Five dead of Typhoid Fever

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Hobart Atwood Farm, New Hartford CT

The Civil War was raging when Hobart Augustus Atwood (1822-1866) served as a Democratic delegate to the Connecticut State Convention in February 1865. Delegates voted in favor of an “undiminished confidence in the ability, integrity and patriotism of ABRAHAM LINCOLN” and their support of the Thirteenth Amendment abolishing slavery.  A year later, Atwood and four of his sons were dead of typhoid fever.

Atwood was a son of my third great grandfather Hinman Atwood. He owned a farm in New Hartford, Litchfield County, CT. He and his wife Sarah Ann (Ryder) (1827-1908) had nine children.  Atwood’s eldest son Albert, 20, died in November, 1866. He died in December, and three other sons — Edgar, 18, Wilbur, 12, and Riley, 4 — had died by mid-February, 1867. This left his wife Sarah with five children to raise.  The family gravestones are in Old Nepaug Cemetery in New Hartford.

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Hobart Atwood and family gravestone, New Hartford CT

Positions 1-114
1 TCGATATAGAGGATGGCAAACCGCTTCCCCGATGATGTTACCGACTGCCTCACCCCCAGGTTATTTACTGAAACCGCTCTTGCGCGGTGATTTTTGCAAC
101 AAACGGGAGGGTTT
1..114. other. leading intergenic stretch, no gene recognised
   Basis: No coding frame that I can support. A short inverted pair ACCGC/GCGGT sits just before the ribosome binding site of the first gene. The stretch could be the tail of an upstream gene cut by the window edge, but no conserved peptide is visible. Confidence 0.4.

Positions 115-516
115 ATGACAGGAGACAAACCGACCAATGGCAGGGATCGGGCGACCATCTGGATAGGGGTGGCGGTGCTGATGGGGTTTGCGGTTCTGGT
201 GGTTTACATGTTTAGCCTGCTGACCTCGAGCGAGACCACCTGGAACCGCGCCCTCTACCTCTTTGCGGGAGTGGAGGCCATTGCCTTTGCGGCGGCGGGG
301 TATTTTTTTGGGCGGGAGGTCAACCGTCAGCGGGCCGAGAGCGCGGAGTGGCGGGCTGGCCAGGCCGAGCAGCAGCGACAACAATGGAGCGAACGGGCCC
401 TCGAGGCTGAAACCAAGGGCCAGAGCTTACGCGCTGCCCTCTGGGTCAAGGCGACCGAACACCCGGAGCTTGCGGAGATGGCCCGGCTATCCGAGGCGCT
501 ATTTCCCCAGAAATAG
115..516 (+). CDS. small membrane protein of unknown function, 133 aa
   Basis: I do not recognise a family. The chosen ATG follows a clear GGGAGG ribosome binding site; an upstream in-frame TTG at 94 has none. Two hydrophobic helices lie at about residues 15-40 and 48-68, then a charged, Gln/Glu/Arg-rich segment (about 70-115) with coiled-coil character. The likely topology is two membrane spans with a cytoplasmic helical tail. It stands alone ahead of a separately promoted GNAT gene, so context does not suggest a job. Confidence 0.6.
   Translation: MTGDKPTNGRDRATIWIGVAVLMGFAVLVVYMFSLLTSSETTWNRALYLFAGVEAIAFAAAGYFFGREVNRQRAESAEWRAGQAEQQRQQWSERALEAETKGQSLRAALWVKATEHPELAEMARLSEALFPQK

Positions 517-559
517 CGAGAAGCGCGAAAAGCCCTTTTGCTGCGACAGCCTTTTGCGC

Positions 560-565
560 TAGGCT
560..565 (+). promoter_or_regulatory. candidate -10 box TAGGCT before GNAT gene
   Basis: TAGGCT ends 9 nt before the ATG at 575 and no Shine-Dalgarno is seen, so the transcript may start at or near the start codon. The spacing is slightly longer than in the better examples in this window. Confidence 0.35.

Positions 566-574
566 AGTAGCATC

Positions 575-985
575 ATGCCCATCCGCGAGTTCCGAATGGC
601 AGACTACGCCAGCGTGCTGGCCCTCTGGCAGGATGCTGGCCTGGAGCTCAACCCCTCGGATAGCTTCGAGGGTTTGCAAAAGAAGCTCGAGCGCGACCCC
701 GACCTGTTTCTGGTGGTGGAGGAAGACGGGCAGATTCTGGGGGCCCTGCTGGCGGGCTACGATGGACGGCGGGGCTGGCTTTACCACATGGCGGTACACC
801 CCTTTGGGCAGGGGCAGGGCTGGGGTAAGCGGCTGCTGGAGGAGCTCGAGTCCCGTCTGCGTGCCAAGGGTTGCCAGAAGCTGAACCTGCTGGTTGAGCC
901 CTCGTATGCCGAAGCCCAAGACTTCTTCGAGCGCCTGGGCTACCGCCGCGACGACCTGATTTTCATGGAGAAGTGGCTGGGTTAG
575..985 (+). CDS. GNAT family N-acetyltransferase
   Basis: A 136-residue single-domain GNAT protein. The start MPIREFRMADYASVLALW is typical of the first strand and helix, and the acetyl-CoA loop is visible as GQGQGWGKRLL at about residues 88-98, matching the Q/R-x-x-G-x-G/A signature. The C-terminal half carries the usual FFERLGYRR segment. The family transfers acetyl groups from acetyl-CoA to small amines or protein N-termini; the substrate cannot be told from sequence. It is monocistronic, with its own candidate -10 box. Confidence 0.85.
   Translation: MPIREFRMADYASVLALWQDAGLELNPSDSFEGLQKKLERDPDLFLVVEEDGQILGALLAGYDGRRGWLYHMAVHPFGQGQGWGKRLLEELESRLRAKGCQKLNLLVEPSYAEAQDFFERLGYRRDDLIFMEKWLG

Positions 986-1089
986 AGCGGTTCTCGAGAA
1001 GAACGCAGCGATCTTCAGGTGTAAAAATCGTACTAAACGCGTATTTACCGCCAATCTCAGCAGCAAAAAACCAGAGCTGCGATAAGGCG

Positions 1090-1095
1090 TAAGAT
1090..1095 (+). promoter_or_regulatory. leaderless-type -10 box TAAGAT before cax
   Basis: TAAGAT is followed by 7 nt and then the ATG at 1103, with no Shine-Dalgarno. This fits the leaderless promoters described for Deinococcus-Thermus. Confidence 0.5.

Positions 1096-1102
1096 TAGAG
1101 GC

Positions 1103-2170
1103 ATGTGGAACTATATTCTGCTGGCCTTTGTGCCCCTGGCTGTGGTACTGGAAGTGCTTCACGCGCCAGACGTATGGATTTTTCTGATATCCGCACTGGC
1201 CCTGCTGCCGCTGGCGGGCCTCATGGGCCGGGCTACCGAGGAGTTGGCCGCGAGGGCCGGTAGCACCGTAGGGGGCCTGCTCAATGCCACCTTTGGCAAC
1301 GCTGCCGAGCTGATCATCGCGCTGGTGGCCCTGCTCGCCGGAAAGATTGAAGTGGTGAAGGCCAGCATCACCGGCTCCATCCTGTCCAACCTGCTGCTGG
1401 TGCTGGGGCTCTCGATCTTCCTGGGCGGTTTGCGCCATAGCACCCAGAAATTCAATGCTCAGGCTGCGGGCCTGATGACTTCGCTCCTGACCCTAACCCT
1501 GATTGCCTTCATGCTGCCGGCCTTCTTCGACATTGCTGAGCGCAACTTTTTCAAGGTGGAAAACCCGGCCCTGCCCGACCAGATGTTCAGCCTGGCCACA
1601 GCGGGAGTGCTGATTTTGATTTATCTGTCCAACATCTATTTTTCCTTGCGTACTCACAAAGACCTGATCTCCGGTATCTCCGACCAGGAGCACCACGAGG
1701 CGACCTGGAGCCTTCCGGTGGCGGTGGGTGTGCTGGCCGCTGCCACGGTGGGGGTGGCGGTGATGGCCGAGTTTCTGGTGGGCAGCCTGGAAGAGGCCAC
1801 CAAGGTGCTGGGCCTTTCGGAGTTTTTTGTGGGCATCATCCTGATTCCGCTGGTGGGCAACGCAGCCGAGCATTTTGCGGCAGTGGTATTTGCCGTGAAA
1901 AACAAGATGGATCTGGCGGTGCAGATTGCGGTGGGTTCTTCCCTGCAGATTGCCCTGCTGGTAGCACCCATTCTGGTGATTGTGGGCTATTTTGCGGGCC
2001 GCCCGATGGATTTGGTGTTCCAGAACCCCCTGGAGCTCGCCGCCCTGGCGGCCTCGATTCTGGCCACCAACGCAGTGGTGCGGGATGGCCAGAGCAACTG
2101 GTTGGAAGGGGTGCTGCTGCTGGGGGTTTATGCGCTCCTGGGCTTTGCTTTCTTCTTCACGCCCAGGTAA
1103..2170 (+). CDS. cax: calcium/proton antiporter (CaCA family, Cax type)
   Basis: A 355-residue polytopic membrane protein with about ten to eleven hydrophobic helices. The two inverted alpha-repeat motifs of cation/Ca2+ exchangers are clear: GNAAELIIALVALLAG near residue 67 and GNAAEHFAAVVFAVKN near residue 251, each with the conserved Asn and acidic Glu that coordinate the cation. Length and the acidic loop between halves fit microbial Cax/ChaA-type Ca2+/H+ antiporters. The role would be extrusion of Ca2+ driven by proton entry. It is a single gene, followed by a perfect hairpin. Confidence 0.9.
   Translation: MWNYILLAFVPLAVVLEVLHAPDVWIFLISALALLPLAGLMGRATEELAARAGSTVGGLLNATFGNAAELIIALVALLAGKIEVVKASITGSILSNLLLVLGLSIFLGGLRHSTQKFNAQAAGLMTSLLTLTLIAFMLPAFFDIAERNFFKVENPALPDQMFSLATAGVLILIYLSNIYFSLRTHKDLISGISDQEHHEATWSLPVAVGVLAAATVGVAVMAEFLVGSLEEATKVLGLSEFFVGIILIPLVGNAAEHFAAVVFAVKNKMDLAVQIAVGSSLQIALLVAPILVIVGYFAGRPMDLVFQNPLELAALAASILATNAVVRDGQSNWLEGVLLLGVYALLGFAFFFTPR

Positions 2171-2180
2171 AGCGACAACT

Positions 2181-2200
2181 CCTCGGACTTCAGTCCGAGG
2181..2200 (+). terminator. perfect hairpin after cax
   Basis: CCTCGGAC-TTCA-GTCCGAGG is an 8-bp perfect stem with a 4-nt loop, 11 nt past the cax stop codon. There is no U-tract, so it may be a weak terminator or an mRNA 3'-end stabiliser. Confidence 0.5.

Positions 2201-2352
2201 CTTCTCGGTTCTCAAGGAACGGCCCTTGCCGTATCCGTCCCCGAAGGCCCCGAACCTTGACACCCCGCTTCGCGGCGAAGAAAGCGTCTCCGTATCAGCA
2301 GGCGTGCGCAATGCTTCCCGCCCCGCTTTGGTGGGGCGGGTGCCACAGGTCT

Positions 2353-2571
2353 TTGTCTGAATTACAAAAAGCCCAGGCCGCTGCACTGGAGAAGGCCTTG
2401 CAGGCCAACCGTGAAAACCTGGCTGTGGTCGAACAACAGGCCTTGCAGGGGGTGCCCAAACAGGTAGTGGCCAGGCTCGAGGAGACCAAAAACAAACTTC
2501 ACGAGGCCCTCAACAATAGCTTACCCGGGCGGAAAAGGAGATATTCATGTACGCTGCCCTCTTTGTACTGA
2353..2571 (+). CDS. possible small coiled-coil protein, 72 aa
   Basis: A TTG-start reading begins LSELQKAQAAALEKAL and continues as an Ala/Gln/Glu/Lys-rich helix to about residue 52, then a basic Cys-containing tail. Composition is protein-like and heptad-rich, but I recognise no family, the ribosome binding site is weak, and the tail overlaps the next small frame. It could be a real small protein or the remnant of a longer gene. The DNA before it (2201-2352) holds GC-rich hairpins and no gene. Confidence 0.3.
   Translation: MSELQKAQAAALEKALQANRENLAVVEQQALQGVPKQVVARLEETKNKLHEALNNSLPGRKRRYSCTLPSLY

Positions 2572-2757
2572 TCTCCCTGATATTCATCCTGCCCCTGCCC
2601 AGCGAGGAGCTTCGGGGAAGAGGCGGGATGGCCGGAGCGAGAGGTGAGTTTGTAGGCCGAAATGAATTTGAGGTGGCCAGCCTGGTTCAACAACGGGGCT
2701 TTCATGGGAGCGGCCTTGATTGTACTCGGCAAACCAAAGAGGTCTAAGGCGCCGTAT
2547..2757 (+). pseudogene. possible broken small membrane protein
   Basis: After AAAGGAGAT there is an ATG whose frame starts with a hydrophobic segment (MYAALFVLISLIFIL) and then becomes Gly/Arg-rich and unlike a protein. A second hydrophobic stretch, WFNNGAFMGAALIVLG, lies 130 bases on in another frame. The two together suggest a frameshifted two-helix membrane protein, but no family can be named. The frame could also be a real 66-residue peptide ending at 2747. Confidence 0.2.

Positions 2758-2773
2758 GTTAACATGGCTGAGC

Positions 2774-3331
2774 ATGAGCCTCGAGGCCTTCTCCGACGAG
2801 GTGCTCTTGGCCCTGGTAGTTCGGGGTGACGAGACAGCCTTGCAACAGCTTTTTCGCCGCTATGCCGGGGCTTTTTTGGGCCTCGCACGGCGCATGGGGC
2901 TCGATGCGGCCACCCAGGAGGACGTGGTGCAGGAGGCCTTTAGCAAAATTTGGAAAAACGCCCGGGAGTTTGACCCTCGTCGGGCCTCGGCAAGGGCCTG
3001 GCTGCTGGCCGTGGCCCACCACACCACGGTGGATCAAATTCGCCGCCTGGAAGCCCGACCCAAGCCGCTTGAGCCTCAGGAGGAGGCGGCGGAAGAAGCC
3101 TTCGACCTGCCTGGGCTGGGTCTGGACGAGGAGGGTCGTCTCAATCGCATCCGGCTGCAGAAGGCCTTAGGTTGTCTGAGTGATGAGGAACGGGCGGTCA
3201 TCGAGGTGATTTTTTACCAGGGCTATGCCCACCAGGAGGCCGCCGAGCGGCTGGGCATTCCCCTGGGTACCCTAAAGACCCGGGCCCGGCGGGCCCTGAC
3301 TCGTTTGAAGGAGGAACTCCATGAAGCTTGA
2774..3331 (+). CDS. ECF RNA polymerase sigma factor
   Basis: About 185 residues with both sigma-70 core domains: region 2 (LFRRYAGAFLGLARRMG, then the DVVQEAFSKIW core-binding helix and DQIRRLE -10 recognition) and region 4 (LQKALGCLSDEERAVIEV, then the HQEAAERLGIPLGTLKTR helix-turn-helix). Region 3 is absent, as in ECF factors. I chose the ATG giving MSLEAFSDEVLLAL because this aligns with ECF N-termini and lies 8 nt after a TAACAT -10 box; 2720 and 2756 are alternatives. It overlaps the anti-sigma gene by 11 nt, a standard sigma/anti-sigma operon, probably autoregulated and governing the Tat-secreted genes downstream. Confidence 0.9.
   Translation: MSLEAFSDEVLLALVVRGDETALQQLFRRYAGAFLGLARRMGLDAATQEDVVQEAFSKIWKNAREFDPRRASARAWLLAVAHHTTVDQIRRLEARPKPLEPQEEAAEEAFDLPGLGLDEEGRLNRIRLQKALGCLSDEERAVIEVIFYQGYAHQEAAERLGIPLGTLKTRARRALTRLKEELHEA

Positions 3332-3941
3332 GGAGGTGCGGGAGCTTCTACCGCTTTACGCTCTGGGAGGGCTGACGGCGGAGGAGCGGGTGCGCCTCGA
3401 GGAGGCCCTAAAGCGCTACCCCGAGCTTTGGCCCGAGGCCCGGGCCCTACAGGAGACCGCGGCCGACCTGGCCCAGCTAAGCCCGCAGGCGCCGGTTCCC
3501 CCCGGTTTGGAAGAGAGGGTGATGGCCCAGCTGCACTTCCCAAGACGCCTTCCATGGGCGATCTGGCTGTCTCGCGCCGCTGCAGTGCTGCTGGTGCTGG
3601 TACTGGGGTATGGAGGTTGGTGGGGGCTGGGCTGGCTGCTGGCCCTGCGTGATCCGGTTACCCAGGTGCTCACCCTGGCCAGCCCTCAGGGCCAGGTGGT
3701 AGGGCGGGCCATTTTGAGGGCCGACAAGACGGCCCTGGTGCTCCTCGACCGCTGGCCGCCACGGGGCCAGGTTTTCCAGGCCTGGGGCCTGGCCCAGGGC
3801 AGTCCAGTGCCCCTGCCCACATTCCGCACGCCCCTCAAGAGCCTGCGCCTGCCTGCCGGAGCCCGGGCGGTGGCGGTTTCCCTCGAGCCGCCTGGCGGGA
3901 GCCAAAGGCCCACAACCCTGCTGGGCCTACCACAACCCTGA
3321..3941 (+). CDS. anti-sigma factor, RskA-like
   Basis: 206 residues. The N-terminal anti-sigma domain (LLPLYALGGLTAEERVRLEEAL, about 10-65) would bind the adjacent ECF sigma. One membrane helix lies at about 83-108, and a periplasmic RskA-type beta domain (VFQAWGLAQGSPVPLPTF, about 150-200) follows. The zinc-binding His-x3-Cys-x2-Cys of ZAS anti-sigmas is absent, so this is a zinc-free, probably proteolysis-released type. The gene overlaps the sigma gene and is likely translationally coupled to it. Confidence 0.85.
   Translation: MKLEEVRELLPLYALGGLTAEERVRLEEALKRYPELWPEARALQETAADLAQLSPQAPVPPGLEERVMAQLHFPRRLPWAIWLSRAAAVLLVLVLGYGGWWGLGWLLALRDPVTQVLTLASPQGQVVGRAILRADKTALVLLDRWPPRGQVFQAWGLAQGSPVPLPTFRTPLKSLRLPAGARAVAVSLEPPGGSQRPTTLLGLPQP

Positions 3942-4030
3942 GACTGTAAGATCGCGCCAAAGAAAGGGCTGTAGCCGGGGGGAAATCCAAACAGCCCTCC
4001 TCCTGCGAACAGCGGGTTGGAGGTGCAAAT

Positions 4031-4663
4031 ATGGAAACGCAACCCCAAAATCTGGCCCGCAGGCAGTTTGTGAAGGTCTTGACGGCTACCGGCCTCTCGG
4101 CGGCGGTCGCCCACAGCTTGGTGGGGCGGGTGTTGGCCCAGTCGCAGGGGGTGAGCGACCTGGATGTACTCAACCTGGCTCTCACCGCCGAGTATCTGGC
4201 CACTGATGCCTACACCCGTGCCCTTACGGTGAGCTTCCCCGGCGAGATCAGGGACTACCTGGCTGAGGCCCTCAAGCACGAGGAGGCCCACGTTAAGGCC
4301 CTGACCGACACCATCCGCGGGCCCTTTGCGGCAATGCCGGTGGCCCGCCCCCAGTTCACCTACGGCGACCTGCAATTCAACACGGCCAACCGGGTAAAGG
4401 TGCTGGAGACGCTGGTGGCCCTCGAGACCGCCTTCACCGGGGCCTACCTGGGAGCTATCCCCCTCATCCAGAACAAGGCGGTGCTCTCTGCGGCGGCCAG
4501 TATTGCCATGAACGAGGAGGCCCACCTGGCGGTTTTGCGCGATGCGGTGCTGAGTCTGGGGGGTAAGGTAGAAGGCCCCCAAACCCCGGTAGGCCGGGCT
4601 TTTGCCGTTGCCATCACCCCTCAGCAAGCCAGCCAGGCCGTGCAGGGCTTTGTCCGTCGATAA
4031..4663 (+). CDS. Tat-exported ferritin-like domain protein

Years later, one of his surviving sons also died young of typhoid fever.

Bristol Press, Thursday, March 29, 1888

“Frank H. Atwood, of Chippin’s Hill, died of typhoid pneumonia Monday morning, after a week’s illness, at the age of 38.  He came here from New Hartford 14 years ago, and has been one of Bristol’s most enterprising and successful farmers.  He leaves a wife and four children.  The funeral services were held yesterday afternoon, and he was buried in West Cemetery.  He was a member of the Congregational church, and was highly esteemed.”

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